Reviews: Agatha Christie: Poirot – The Clocks (DVD)

Hercule Poirot is an iconic character – many avid readers will be familiar with the peculiarities of this particularly persistent private eye. Pow! Poirot is Christie’s version of Sherlock Holmes, the classy, aloof intellectual with a gift for observation and amazing powers of deduction. While we (in my humble opinion) are yet to witness the perfect performance of Holmes, in David Suchet we most definitely have the perfect Poirot. Suchet’s Poirot is considered by critics and scholars to be the most accurate portrayal of the diminutive detective ever put to stage or screen. Suchet has certainly had the time to perfect his performance – there have been 62 episodes of Agatha Christie’s Poirot produced by this team for Britain’s ITV, with Suchet starring in every single one.

Produced and released just this year, The Clocks mixes political intrigue with accusations of murder and showcases Poirot’s whiplike deductive mind at its absolute quickest.  The feature-length (89 minutes) episode co-stars Tom Burke as Lieutenant Colin Race and Jaime Winstone (daughter of the excellent Ray Winstone) as the accused Sheila Webb, and both actors  put in solid supporting performances. There’s really not a lot that can be said about the narrative of The Clocks without spoiling it (needless to say, timepieces figure in the equation), but it’s safe to say that Christie’s novel provides a solid foundation for the classic mystery explored and uncovered on-screen.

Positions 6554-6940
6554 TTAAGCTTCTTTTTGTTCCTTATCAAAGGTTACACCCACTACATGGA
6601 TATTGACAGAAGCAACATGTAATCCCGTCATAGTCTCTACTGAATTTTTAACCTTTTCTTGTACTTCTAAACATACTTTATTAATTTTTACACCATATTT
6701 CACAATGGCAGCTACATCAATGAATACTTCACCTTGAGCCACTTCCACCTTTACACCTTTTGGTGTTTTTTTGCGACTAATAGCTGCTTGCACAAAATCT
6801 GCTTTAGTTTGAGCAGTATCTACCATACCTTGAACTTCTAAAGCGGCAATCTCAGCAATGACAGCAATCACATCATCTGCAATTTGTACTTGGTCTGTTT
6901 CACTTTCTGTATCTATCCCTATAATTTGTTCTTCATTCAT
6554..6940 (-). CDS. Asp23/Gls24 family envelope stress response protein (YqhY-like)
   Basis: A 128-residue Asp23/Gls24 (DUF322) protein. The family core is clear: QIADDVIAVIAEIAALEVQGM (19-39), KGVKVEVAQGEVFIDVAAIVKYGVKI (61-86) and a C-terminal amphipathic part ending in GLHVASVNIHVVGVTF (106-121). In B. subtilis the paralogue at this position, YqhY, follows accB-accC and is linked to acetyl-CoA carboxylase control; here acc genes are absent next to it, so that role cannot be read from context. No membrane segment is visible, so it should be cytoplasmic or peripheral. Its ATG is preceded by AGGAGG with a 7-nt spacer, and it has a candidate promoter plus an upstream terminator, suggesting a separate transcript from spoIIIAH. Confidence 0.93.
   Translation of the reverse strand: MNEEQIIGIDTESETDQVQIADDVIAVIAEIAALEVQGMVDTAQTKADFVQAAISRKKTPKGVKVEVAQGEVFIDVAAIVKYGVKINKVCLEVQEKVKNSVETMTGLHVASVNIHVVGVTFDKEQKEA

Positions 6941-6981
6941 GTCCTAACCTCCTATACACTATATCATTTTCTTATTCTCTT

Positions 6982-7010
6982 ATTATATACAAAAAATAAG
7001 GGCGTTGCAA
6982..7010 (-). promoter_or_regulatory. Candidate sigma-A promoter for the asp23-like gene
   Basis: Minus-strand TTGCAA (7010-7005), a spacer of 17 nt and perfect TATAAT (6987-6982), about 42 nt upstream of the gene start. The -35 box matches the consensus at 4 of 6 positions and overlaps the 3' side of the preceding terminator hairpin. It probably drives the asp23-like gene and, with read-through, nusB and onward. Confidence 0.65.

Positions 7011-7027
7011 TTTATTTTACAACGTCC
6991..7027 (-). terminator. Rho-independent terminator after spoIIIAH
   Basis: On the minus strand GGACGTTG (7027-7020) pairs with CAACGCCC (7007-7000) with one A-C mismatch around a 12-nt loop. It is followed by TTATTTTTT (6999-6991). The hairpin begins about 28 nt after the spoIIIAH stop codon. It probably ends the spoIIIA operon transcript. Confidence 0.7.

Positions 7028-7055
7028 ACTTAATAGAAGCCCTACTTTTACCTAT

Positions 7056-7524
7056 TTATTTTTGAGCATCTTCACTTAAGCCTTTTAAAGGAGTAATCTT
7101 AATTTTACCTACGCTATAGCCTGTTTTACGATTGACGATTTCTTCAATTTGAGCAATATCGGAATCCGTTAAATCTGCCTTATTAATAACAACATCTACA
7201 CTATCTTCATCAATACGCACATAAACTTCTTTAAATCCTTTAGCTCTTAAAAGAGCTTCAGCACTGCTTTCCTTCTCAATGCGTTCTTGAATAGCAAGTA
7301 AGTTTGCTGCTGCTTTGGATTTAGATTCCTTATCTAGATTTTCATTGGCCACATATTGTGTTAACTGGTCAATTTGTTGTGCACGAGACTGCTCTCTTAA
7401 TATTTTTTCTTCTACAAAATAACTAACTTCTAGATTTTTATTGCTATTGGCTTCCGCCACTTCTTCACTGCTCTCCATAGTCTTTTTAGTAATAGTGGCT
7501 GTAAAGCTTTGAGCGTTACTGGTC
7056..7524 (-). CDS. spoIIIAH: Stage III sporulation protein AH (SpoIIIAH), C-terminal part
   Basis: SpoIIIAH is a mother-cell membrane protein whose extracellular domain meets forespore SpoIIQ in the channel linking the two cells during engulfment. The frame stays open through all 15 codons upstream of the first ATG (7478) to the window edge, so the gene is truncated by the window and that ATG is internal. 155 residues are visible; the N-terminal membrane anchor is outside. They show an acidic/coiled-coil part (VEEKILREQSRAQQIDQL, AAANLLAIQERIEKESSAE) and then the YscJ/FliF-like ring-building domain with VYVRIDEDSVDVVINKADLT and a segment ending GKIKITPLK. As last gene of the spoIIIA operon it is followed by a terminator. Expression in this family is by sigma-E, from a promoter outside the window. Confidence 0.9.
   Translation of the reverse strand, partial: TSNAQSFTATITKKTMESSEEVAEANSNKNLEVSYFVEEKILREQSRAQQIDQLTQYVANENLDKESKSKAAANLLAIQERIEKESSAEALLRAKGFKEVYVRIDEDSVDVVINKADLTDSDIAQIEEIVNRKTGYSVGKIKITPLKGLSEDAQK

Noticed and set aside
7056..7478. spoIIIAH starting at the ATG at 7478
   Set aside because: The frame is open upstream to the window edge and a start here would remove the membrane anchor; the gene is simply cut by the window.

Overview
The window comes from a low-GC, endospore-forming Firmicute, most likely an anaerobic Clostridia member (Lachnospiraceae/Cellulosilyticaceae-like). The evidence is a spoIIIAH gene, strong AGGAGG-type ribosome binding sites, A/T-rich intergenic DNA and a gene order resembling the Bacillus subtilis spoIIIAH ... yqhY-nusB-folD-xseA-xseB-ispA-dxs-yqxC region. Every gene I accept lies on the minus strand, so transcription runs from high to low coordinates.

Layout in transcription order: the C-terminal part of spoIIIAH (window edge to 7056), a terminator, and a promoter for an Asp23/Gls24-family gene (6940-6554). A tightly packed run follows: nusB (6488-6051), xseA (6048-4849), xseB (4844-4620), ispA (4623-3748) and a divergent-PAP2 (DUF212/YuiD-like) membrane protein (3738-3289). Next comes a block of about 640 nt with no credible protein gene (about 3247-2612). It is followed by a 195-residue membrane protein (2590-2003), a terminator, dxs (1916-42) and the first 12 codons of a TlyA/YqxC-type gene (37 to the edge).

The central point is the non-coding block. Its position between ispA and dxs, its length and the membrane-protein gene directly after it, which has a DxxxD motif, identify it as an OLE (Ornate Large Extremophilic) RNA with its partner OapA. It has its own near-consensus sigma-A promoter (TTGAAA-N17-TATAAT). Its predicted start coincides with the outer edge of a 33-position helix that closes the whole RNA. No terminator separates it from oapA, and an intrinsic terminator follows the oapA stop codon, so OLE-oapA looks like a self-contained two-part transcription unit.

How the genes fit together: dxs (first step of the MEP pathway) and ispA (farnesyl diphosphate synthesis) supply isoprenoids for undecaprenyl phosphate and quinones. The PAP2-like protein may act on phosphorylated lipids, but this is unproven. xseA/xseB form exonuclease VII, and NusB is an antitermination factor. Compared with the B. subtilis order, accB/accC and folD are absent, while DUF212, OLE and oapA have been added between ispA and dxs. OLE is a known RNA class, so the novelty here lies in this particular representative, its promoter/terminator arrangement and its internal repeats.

Poirot is brought in to assist with the investigation of a murder (surprise surprise) – there were no witnesses and the chief suspect denies her guilt, claiming to have only discovered the body. Cagey neighbors and the possibility that the corpse had been moved throws the investigation into confusion. Will Poirot get to the bottom of the murder at 19 Wilbraham Crescent?

The DVD came with no special features, which is somewhat forgivable – Poirot’s target audience is probably not particularly interested in DVD extras. However, I noticed at least 2 spelling/factual errors in the DVD blurb; Tom Burke’s name was misspelled (‘Bourke’) and the address listed was ’10 Wilbraham Crescent’. Tsk tsk.

However, the feature itself is fantastic and Suchet plays the Belgian detective with wit and intelligence.

3.5/5 (it would have been 4 if it weren’t for those pesky kids spelling errors!)


review by Ben Vernel

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